Poncho House Ruins - October 2009
"It was along this stretch that we came across the single most astounding site we would find on the Comb, a ruin that we would spend parts of two days exploring. On a ledge a hundred feet above the Chinle, all along a sharp inward bend of the stream, beneath a severely overhanging wall that soars 200 feet to the cliff top, the Anasazi had built a village facing southwest, comprising at least seventy to seventy-five rooms. In its defensive grandeur, the place is solid Pueblo III in date. It is, in fact, the largest cliff dwelling in Utah."
pp85-86 of SANDSTONE SPINE by David Roberts
I had a chance last year to explore some of Comb Ridge north http://hikearizona.com/photoset.php?ID=5467
of the San Juan River. When PageRob talked of organizing a trek viewtopic.php?f=4&t=4067
to explore a section of Comb Ridge south of the San Juan River, I was quick to commit...
With a last minute cancelation by Capstone Luncheon physician, Mike Mattes and I were able to escape work early on Friday. We piled our gear into Mike's Jeep and were on the road a few minutes after 12 noon. A mid-afternoon lunch at the Beaver Street Brewery with Hannah in Flagstaff and a side trek to the Tuba City Dinosaur Tracks http://hikearizona.com/photoset.php?ID=9066
before arriving at our Hampton Inn "base camp" in Kayenta.
Saturday morning rendezvous at the Kayenta McDonald's where Mike and I met up with Angela (aka Tibber), Anne (aka Oliverr99), Wendy (aka Writealot), Rob (aka PageRob), and Megan (aka ???). A quick ride to the Permit Office at the Monument Valley Navajo Tribal Park to pick up our $5 day permits and we were bouncing our way along San Juan County Road 425 towards our trail head somewhere off SJCR 491 in the vicinity of Moses Rock.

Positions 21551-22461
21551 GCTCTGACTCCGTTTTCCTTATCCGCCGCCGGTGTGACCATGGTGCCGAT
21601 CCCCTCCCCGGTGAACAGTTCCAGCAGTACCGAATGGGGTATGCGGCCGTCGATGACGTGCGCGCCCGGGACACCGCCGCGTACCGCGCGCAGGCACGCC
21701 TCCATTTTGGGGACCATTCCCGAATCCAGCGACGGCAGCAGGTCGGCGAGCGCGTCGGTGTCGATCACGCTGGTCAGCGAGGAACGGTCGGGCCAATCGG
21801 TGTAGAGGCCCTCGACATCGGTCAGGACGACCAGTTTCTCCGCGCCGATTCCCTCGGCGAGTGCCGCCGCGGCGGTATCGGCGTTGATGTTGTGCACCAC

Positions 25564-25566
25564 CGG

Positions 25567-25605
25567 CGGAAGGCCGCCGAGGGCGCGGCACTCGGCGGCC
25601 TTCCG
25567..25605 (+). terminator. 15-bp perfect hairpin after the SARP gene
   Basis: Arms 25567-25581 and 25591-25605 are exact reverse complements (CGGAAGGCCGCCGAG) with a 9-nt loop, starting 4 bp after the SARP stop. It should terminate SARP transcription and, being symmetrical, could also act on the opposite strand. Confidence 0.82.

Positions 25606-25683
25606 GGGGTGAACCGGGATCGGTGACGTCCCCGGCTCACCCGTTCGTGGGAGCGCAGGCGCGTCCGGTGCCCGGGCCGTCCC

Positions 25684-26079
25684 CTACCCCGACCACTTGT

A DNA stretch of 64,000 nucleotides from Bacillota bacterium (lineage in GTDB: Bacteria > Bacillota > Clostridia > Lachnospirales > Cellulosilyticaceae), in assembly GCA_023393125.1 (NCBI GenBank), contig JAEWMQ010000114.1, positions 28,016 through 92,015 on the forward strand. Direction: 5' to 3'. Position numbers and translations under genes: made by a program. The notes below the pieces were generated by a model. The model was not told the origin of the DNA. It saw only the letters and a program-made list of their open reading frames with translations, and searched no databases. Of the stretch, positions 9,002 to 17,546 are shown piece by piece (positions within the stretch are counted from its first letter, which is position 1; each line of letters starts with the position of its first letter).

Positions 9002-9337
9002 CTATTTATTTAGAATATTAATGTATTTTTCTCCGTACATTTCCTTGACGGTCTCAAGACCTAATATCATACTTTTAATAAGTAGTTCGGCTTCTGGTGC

Once on the "trail", predictably enough, Rob was finding projectile points and pottery sherds every couple of steps. The cross-country trek to the edge of Chinle Wash was easy enough. Finding a passage down the +25 foot shear walls into the wash was the challenge! After a couple of false starts, Rob found a gentle cut down into the wash via a side tributary. The wash itself is a tangle of cowpaths, salt cedar, and skin-cutting bear grass. Following an eastward bearing we soon came to the main channel cut of Chinle Creek. Rob's dire warnings of quicksand and knee-deep, swift-flowing, creek crossings http://hikearizona.com/phoZOOM.php?ZIP=60399
were fore naught on this day - everything was dry to the bone, reminiscent of Grand Gulch...
Once out of Chinle Wash and up onto a bench area, Rob pointed out a rock fall area with some promising looking boulders with flat surfaces and black desert varnish - promising looking rock art sites...
With the group breaking into their packed lunches near the "newspaper" rock, I combed through the boulders looking for additional sites. Found nothing of note except the occasional small lizard.
From the bench we continued on our east bearing towards the alcoves hosting Poncho House Ruins. Back into the meandering bends of Chinle Wash and a mega-tangle of salt cedar. In retrospect, our exit route following the dry wash was a much preferred path. Anyways, when I popped out of the salt cedar tangle into a clearing and looked up, there they were - Poncho House Ruins!
We encountered a group of school teachers from Mexican Hat wrapping up their early morning visit to the ruins. That was our last human encounter of the day until we reached Goulding's!
Rob's images http://hikearizona.com/photoset.php?ID=9074
Wendy's images http://hikearizona.com/photoset.php?ID=9087
Ann's images http://hikearizona.com/photoset.php?ID=9093
Excellent trip planning Rob - you are our Anasazi Master! Great company as well. Next time - Rainbow Bridge???
BTW - now have photos exactly the same as Greg Child provided for David Robert's SANDSTONE SPINE